Looking Back Acknowledges Encouraging Future

Lion Close Up

Lion Close Up


I was challenged recently to look back and share how I began with photography on another social media platform. During that process as I was reviewing what I had photographed my own eyes were opened to how I began and how I improved in the last 20 years. I had grown in my technique, style, composition, clarified what images I enjoyed taking and what was special to me, brought meaning to me, inspired me, gave me hope and encouraged me and hopefully soon in my future others.

We all start any creative ‘hobby’ having to learn how to use a camera, paints, brushes, clay, or fabrics. Each time you use that talent, you improve even from the day before because you learned something new that can make you better. Knowledge and repetition allows us to improve, to take a hobby and turn it into something more.

It’s like learning how to drive a car, when you first start you have to pay attention to everything, adjusting mirrors, when to use your lights, how to use the wipers, turning on the heat or AC, driving in the center of your lane, when to brake, and so on. Once you have learned to drive by practicing over and over again you get where you don’t think about the mechanics of driving, as it’s now something you do automatically.

It’s the same with photography or painting, once you get use to the mechanics of the camera settings, or how the paints mix and the brushes glide over the canvas you no longer focus on this aspect when you sit down to paint or when you go to take a photograph. You automatically know how so you pick a project or a subject to photograph, just like you pick a destination to drive your car.

Are you struggling with a combination of both how to use the tools and what to create? Is this keeping you from doing anything at all? Then start doing, that repetition will make using the tools something you no longer have to struggle with and you can then focus on ‘what’ you wish to do instead. Baby steps allow improvement, so work on those basic mechanics so you know them and keep doing. Dreams come true this way.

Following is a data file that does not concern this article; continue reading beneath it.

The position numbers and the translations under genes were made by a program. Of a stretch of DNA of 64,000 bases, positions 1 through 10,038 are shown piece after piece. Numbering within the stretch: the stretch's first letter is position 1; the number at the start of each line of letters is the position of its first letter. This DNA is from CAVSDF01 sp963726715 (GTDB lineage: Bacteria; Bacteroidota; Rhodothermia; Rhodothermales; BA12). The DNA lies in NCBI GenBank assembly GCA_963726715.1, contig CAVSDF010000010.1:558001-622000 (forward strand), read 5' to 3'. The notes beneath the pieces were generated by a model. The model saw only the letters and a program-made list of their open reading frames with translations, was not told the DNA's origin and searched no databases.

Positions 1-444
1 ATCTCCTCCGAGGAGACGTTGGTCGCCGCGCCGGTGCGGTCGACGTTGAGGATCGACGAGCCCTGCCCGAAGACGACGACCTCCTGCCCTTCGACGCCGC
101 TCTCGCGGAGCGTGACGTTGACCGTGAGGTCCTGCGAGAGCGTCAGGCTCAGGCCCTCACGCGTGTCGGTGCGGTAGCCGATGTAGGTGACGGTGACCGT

Share this with someone you know that could be going through a time of struggle with the creative process to encourage them or leave a comment below.

Have a Blessed Day!

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  1. John Knell February 5, 2015 at 7:38 am #

    Great post. The passage of time can sometimes bring perspective and clarity….especially when it relates to perfecting a skill. Main thing for me is to show up everyday and keep working on my craft. What is it they say that it takes 10,000 hours to become really good at something?

    • admin3Ps February 6, 2015 at 9:33 pm #

      Thanks for your comment John. Yes, that’s actually from the book Outliers by Malcolm Gladwell where he repeatedly mentions the “10,000-Hour Rule”, claiming that the key to success in any field is, to a large extent, a matter of practicing a specific task for a total of around 10,000 hours. Now I wish I had kept a time card of some type to know how many hours I have spent on learning photography. It would be interesting to know at least.

  2. Brian February 5, 2015 at 1:21 pm #

    Building yourself to follow your calling.

    • admin3Ps February 6, 2015 at 9:34 pm #

      One baby step at a time. Thanks for commenting Brian.

  3. Gloria February 6, 2015 at 4:54 pm #

    Love the photo and your blog post!! So relevant and fitting. Great message!

    • admin3Ps February 6, 2015 at 9:34 pm #

      Thank you Gloria for your comment. Have a wonderful day!

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